My father used to ride his bicycle all around town. His commute to work each day was about 20 miles round-trip and he would hop on his bright blue Schwinn bike and head to the office. He had a child seat on the back of the bike that he used to bring me along on his journeys when I was really young. Even at such a young age, I enjoyed the excitement of being on a bicycle, and experiencing the outdoors apart from a vehicle.

One Saturday, he loaded me up in the child seat and we rode over to the doughnut shop to pick up a box of doughnuts to take over to my grandparents house. My father handed me the box and told me to hold on tight as we began the journey to my grandparent’s house. A few blocks down the road we hit a bump, and I dropped the box. Doughnuts graced the roadway intersection, spilling their jelly filled guts out in sugar-coated splendor. I began to cry.

My dad, while I am sure he was frustrated, comforted me and told me it would be OK. We went back to the shop for another box and started the ride again. This time I held on to the box for dear life until we reached our destination. He never yelled at me, but rather just sternly told me to be a bit more careful.

I was thinking about this story last week after I lost my temper in a conversation where I felt cornered in blame. I started thinking about my father and his forgiving/slow to anger attitude. I had to pray for forgiveness.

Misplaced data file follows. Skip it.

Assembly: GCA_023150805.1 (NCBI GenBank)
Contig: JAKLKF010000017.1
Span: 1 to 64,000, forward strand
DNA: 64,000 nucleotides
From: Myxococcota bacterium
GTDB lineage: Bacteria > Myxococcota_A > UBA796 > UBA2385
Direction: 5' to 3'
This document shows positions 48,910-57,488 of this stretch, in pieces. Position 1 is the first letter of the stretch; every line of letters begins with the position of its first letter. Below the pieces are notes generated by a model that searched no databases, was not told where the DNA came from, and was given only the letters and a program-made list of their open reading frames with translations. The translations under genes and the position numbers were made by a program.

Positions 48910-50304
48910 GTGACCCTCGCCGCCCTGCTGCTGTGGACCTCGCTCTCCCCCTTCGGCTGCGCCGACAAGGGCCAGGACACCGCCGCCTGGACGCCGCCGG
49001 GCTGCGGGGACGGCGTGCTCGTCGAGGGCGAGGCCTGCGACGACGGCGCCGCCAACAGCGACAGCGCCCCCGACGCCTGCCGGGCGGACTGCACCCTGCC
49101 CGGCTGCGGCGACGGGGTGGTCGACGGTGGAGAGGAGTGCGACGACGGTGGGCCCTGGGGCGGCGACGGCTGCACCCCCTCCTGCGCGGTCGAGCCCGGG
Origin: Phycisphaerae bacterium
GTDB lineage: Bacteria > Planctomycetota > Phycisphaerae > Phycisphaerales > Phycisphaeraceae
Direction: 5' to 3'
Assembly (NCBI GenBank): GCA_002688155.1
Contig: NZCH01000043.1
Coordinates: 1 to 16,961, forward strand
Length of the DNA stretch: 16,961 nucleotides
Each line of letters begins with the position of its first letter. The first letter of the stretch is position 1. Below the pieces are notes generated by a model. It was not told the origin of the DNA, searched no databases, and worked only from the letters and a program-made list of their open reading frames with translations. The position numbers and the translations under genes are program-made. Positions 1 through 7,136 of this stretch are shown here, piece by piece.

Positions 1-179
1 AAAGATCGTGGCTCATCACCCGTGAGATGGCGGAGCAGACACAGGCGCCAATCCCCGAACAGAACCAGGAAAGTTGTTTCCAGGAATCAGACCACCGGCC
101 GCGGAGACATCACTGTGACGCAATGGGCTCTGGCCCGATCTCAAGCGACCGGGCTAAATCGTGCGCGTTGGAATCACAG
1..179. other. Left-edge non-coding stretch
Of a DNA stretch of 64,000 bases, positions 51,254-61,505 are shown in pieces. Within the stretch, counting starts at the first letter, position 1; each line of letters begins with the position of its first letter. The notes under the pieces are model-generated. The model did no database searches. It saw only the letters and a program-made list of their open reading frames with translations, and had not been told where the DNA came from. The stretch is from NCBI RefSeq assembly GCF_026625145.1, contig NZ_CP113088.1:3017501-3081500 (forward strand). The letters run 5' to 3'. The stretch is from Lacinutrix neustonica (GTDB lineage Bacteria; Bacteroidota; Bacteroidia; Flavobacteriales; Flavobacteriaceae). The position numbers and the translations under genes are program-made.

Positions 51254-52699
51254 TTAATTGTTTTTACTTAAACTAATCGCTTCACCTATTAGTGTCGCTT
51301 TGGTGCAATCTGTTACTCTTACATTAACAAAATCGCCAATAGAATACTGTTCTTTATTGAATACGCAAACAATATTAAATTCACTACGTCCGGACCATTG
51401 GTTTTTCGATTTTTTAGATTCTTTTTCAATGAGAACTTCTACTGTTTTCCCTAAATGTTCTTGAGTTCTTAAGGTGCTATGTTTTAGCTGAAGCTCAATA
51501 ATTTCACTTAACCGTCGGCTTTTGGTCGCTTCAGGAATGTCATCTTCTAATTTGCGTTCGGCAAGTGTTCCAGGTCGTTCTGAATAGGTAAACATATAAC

Many of us go through life and never say the things we want to say to the people we love. Many of the circumstances over the past year have brought me to a place where I have really grown to appreciate the love and support my parents have shown me. I realize what a caring man my Dad really was as he raised me. I am so grateful for this rare gift.

Is it not a reflection of Christ’s love? How many times is God taking us for a journey in life, and we drop the box of Doughnuts? How many times does he take us back to the shop to pick up the pieces, and let us try again? His patience overwhelms me, and we need to show this same trait to people around us.

It is a strange thing growing older and seeing things from a new perspective. I am now the guy riding my bike around town and seeing the world. It is now my reactions/actions that are impacting the world for better or for worse. How am I representing Him as my heavenly father when someone around me drops the box of doughnuts or blames me for hitting the bump in the road?


James 1:19
My dear brothers, take note of this: Everyone should be quick to listen, slow to speak and slow to become angry.